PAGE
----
“Have you seen Diane, who I haven’t talked to in three days and who I’ve been friends with since fourth grade?” Jenny asked.
Obviously, that sentence is a bit over the top. You’d probably never write one that long and loaded with information, but even shorter ones can be guilty of info-dumping.
Hart gives this advice for avoiding info-dumping whether you’re writing nonfiction or fiction,
Novice narrative writers often err by dumping in all the background they’ve gathered on key characters, delaying the story line that will grab and hold readers…Good exposition provides just enough backstory to explain how the protagonist happens to be in a particular place, at a particular time, with the wants that will lead to the next phase of the story.
…[S]ift through a vast number of possible background facts to find those absolutely essential…Even the little bit that must be known will block easy entry to the story if it delays the action line. The secret, Hunter Thompson said, is to “blend, blend, blend.” You launch action immediately and then blend the exposition into it, submerging it in modifiers, subordinate clauses, appositives, and the like.
With Hart’s tips, let’s see how we could rewrite that dialogue above:
“Have you seen Diane?” Jenny asked.
“You know, the girl with red hair I introduced you to at the party.”
“No,” he said. “Is something wrong?”
Jenny felt a pain in her stomach again. She didn’t want to tell him that the party three days ago was the last time she had seen Diane too. It was the longest time she’d gone without hearing from her friend since she and Diane had met in the fourth grade.
We could probably trim down the exposition even more, but that is a good first edit.
4. This Technique Keeps Readers Glued to the Page
One of the most powerful ways to capture readers’ interest is to pique their curiosity, enticing them to read further. The best way to do this, Hart advises, is in the very first sentences of your piece.
Readers know full well that when a writer takes pains to tell them a character doesn’t expect the worst, she’s about to get it…You can find other ways to foreshadow without obvious stage whispers, too. Often it’s simply a matter of teasing readers with a pronoun that lacks an antecedent or some other kind of glaring loose end. Joan Didion began one of her best-known pieces of narrative nonfiction by writing, ‘Imagine Banyon Street first, because Banyon is where it happened.’ Spencer Heinz, a feature writer for the Oregonian, launched another of his stories with ‘Pat Yost was in bed when she heard the sound.’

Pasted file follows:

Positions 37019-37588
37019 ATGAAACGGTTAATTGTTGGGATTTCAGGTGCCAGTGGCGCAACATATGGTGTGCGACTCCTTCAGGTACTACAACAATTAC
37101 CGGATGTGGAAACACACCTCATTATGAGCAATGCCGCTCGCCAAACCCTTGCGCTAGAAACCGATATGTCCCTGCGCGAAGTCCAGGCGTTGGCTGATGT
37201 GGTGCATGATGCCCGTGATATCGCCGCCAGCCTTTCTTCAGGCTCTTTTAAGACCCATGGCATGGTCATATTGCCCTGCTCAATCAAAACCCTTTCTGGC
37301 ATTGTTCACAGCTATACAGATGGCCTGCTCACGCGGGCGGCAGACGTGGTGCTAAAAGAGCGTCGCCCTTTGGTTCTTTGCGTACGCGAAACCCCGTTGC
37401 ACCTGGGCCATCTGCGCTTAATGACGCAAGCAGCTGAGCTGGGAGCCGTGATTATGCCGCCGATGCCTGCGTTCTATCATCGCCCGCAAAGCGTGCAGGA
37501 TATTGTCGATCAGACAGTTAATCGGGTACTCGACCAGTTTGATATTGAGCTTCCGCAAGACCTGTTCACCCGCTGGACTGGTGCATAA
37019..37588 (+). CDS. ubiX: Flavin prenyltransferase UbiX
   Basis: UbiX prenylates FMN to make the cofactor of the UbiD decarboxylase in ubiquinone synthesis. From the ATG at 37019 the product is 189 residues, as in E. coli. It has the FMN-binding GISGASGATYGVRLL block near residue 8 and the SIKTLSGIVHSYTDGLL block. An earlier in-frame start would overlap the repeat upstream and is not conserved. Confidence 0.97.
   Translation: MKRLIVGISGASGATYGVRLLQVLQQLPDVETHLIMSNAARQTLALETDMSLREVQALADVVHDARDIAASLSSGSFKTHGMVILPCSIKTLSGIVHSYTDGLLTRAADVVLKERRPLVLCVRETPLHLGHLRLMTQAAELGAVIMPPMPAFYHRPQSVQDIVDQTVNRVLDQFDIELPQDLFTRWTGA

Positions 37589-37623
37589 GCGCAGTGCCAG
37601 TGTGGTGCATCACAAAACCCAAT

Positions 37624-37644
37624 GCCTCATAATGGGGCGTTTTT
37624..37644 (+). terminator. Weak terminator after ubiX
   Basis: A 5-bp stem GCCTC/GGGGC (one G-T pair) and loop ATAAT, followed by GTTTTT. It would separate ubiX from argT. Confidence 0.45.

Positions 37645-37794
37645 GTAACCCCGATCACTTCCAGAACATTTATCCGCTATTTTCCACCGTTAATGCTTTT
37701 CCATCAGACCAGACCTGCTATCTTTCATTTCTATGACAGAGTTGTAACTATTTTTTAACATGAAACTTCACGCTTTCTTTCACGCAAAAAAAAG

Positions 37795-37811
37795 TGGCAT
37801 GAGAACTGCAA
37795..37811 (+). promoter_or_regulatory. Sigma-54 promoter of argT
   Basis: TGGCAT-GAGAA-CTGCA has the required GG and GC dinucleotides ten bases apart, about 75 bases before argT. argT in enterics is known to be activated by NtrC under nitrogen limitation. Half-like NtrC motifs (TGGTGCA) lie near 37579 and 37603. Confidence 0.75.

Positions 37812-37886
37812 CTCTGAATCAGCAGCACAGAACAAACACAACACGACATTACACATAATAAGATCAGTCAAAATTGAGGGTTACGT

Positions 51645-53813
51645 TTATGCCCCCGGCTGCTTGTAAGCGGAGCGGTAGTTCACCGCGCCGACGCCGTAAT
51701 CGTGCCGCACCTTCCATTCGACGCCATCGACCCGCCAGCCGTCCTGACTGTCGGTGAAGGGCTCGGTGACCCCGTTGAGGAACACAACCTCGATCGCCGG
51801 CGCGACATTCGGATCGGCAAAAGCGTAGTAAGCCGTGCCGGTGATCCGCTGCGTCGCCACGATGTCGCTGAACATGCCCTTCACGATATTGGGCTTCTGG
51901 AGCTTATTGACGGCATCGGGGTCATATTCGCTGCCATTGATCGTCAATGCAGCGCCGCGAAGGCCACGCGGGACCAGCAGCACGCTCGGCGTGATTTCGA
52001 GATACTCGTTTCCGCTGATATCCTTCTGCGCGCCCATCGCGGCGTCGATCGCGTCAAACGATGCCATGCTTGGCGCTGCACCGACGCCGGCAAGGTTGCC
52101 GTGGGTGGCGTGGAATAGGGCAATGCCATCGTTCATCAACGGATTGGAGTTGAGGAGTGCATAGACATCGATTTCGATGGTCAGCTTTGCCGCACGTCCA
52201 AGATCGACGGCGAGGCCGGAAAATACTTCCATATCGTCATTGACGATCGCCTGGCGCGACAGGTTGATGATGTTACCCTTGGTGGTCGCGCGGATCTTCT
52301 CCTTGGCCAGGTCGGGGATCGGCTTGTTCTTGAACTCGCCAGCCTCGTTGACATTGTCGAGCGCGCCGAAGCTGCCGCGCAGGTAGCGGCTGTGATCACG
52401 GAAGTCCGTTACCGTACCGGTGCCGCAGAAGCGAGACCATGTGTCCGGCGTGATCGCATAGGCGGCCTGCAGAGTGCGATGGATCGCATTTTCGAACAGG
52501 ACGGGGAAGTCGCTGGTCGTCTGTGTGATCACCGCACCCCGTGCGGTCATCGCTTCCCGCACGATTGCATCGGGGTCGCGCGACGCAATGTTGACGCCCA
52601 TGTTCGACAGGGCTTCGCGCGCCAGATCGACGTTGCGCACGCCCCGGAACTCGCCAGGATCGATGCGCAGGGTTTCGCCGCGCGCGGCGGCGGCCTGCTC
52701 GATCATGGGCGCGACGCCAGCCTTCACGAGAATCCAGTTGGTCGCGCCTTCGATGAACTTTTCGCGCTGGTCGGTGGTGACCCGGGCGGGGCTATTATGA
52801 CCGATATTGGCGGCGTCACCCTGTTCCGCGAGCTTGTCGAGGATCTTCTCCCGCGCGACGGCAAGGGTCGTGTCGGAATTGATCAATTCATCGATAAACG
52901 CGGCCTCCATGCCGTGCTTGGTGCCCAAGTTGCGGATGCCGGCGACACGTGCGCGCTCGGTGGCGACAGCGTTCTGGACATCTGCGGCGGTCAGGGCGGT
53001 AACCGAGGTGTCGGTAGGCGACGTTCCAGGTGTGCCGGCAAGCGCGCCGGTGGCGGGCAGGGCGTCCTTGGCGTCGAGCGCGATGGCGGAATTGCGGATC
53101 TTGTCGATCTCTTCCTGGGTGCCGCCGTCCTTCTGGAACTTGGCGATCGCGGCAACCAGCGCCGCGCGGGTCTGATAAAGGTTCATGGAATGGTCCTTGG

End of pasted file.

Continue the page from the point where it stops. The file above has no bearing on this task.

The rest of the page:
What happened? What sound? …[L]ittle mysteries drive the narrative forward. Bill Blundell, former writing coach at the Wall Street Journal, said, ‘The formula I teach is to tease the folks a little bit in the lead. They don’t mind it. You are simply trying to get them interested.’
Or, as the Charles Dickens formula for success has it: ‘Make them laugh. Make them cry. But, most of all, make them wait.’
5. The Secret to Finding Your Writing Voice
When someone says that they love the way an author writes, they usually are talking about much more than the author’s style. For example, a fan of Ernest Hemingway might love Hemingway’s economy with words but also the way he brings characters and places to life and how he views the world.
A distinct writing voice makes your writing resonate with readers. Even if you’re writing about a topic that has been covered by others a hundred times before you, your unique voice and perspective brings something new to the topic.
Readers who fall in love with your writing voice become your truest fans impatiently awaiting your next work.
Here’s Hart’s tip for making your unique voice come through on the page:
…The ultimate secret to letting your voice sound on the page is simply to relax and be yourself. Writing’s stressful. Sit down at a keyboard, and unconscious waves of tension ripple through your body. You clench your teeth. You tighten your shoulders. You tap your foot. And the words flowing through your fingers grow rigid and formal, stiffened with the frozen formality of an awkward job interview.
When I’m running a writing workshop, I usually stop the participants halfway through their first drafting exercise. ‘Time for a tension check,’ I say, explaining that if their necks, backs, and shoulders are tight their writing will suffer. They loosen up, go back to work, and the clatter of laptop keys ramps up a notch or two.
That change in pace is important. A relaxed writer is a fast writer, and fast writers sound more like themselves. It only makes sense. Writers who agonize over a rough draft, futzing with every word, will submerge their true selves in nondescript formality. When we speak with the natural rhythms of an at-ease conversation with friends, we reveal who we really are. Writing’s not spoken conversation, of course, but the same principle applies.
These five tips are just a small taste of the wonderful guidance you’ll find in Jack Hart’s Storycraft.
If you’re looking to strengthen your writing and storytelling skills, I definitely recommend getting a copy of the book. It’s an in-depth read with lots of fantastic actionable advice.
Hart illustrates all of his tips with example paragraphs from newspaper articles. This helps you see exactly how to implement his strategies in your own writing.
With Hart’s book as your guide, you’ll learn how to take your writing to the next level and inspire your readers.
What was your biggest takeaway from Jack Hart’s tips above? Let me know in the comments.
And If you enjoyed this post, please share it with a friend who you think might find it helpful too. Thanks for reading!